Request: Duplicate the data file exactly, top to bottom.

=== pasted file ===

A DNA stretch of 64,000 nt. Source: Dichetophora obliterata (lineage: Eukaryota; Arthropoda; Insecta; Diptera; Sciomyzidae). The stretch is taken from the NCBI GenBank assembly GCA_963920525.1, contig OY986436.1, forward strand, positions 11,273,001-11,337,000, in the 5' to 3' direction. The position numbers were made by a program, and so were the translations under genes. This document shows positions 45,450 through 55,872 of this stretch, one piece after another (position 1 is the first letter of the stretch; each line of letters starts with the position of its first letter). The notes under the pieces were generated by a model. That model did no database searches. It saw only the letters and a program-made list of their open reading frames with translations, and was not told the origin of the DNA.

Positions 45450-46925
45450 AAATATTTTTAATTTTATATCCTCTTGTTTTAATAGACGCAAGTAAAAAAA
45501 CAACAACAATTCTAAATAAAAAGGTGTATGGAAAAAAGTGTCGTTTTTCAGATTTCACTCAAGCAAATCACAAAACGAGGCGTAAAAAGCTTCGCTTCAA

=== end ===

A DNA stretch of 64,000 nt. Source: Dichetophora obliterata (lineage: Eukaryota; Arthropoda; Insecta; Diptera; Sciomyzidae). The stretch is taken from the NCBI GenBank assembly GCA_963920525.1, contig OY986436.1, forward strand, positions 11,273,001-11,337,000, in the 5' to 3' direction. The position numbers were made by a program, and so were the translations under genes. This document shows positions 45,450 through 55,872 of this stretch, one piece after another (position 1 is the first letter of the stretch; each line of letters starts with the position of its first letter). The notes under the pieces were generated by a model. That model did no database searches. It saw only the letters and a program-made list of their open reading frames with translations, and was not told the origin of the DNA.

Positions 45450-46925
45450 AAATATTTTTAATTTTATATCCTCTTGTTTTAATAGACGCAAGTAAAAAAA
45501 CAACAACAATTCTAAATAAAAAGGTGTATGGAAAAAAGTGTCGTTTTTCAGATTTCACTCAAGCAAATCACAAAACGAGGCGTAAAAAGCTTCGCTTCAA